Democrats target Libertarian ticket

Democrats target Libertarian ticket
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Democrats panicked by third-party candidates drawing support away from Hillary ClintonHillary Rodham ClintonSessions says he doesn't regret recusing himself from Russia probe Judiciary Committee Republicans want a second special counsel: report Fusion GPS: White House trying to smear us on Russia MORE are ramping up their attacks against Gary JohnsonGary JohnsonJuan Williams: Dems finally focus on message Mueller to give first speech since taking on Russia probe Poll: 85 percent of Clinton supporters would vote for her again MORE and warning that a vote for a third party is a vote for Donald TrumpDonald TrumpTrump cheers on Senate GOP ahead of 'skinny' ObamaCare repeal vote Live Coverage: Senate votes down 'skinny' ObamaCare repeal Pete King defends ‘unorthodox’ Scaramucci after attacks on Priebus MORE

Liberal groups are passing around embarrassing videos of Johnson and running ads against him warning about his positions on issues like climate change that are important to young voters and independents.

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The Clinton campaign will rely heavily on Sen. Bernie SandersBernie SandersLive Coverage: Senate votes down 'skinny' ObamaCare repeal Sanders: Senate healthcare fight 'totally bananas' Overnight Defense: Military won't lift transgender ban until Trump sends directions | House passes national security spending | Russian sanctions bill heads to Trump MORE (I-Vt.) in the coming weeks as it seeks to shore up its deficit among young voters and left-leaning independents who are not energized by her campaign and are considering casting a vote for either Johnson or Green Party nominee Jill Stein.

The Libertarian ticket of Johnson and Bill Weld is running surprisingly strong among young voters — a cog in the Obama coalition that Democrats need to turn out for Clinton if she’s to pull away from Trump.

Whether Clinton reaches those voters could determine the outcome of critical battleground states like Colorado, Nevada and Pennsylvania.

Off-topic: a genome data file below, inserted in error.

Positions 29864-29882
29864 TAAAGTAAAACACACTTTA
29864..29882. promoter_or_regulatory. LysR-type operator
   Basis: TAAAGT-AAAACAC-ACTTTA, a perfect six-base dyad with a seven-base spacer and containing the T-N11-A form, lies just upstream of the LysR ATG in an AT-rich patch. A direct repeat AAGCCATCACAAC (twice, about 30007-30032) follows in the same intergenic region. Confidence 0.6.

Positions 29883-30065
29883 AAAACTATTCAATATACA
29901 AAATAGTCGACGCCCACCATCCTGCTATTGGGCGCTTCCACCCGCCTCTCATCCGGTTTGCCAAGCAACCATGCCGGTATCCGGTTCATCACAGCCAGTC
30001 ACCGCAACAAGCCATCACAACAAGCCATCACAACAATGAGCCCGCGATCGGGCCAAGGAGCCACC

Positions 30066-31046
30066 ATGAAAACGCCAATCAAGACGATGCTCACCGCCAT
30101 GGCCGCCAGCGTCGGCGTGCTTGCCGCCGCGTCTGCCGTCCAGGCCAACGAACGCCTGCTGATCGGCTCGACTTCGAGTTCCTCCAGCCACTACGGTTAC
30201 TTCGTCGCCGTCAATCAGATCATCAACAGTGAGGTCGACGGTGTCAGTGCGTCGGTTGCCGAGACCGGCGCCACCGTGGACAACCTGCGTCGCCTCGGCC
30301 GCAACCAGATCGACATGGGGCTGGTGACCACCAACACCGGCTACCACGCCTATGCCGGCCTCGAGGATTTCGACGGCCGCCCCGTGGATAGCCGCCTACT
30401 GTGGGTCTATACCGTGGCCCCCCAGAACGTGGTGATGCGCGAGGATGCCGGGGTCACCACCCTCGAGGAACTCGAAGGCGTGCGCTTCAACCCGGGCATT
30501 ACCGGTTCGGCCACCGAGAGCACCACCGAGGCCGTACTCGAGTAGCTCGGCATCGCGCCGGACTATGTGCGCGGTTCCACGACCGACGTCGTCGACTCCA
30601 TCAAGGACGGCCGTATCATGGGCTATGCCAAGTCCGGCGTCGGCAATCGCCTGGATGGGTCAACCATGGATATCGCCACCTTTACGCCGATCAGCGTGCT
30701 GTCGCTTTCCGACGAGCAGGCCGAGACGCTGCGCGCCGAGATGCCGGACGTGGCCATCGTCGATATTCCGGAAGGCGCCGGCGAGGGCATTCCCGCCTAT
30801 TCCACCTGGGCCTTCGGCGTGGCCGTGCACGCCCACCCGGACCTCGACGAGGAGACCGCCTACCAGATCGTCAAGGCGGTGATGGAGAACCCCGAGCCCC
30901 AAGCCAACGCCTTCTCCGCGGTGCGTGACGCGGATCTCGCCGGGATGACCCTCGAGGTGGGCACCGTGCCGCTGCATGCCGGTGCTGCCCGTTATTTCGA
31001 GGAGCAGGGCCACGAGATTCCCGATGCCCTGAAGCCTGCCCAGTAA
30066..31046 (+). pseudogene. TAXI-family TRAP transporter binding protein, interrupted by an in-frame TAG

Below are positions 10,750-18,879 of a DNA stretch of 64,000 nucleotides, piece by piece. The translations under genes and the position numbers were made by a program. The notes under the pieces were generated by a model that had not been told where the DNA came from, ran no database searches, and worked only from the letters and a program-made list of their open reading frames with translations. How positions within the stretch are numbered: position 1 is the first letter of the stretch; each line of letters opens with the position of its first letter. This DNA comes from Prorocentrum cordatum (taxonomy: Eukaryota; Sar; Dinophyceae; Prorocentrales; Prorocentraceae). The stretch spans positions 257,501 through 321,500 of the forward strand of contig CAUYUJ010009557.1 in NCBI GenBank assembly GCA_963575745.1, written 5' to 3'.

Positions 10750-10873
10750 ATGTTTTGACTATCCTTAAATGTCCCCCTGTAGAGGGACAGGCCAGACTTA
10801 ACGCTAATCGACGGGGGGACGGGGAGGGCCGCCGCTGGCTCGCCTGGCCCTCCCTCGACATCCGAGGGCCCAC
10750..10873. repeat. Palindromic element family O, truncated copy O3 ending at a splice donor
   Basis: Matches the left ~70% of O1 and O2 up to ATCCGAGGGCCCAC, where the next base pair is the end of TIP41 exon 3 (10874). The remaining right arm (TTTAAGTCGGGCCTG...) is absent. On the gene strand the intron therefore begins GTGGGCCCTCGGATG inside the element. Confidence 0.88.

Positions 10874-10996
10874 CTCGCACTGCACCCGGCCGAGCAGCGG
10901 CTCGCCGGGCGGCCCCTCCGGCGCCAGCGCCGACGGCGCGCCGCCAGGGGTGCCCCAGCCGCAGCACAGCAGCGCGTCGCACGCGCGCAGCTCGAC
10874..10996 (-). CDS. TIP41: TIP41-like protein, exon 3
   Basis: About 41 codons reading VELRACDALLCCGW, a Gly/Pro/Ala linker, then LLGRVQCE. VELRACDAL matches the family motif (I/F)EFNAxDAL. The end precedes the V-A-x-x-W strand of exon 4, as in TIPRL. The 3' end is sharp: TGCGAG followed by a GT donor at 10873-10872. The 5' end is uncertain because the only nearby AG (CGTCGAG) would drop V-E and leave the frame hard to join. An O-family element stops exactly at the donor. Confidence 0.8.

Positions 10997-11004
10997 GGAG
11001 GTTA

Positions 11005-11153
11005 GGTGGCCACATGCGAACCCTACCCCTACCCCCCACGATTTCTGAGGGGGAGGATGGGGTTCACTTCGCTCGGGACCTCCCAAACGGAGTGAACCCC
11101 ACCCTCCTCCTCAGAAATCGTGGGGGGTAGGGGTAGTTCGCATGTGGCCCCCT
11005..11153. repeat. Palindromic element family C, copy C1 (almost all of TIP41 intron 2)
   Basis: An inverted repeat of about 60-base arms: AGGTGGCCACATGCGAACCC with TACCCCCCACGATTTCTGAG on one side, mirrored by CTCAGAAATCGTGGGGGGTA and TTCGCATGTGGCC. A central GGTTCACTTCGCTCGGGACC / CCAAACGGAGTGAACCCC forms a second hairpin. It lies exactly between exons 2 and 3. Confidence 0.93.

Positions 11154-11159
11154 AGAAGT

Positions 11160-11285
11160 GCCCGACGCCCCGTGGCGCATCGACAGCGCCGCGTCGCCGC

Democrats still vividly remember the 2000 election and blame Ralph Nader for costing Al GoreAl GoreOvernight Energy: Exxon sues feds over M fine | Deputy Interior pick advances | Oil concerns hold up Russia sanctions push Gore: Progressive ideas 'gaining ground' among Democrats Gore: Trump prompting 'biggest upsurge' of climate activism ever MORE the presidency in the closest election in history. They’re worried history could repeat itself in 2016, as third-party candidates are attracting more interest than they have in decades.

The Clinton campaign and its liberal allies are increasingly taking the threat from Johnson and Stein seriously, making direct appeals to young voters and punching down at the third-party candidates they view as potential spoilers.

“Young voters are suggesting that they’re uncomfortable with Clinton and are using Johnson and Stein as protest votes,” said Douglas Schoen, a former official in the Bill ClintonBill ClintonOPINION | Gen. Hayden: How the Russians played the Trumps Starr tells Trump to 'cut it out' with the attacks on Sessions OPINION | Democrats: Time to wish Hillary Clinton good luck and goodbye MORE administration. “The campaign must make the case that unless young people vote for Clinton, they’re effectively voting for Trump.”

NextGen Climate, the group run by liberal billionaire and environmental activist Tom Steyer, is on the ground in eight battleground states with a message that is almost exclusively aimed at reaching the millennial voters who are energized by the issue of climate change.

Last week, the group threw six figures behind digital ads mocking Johnson as a climate change denier and warning millennials that climate change will cost them trillions of dollars.

A source at NextGen told The Hill the group will be looking to turn out young voters for Hillary Clinton and down-ballot Democrats with a texting campaign in the battleground states and a carpooling service that will drive them to the polls.

The Libertarians have also attracted the ire of a group called ShareBlue, which is owned by longtime Clinton ally David Brock. The unabashedly pro-Clinton, for-profit media company has a strong following in the realm of progressive social media and has been using its platform in part to hammer Johnson as a flaky Republican.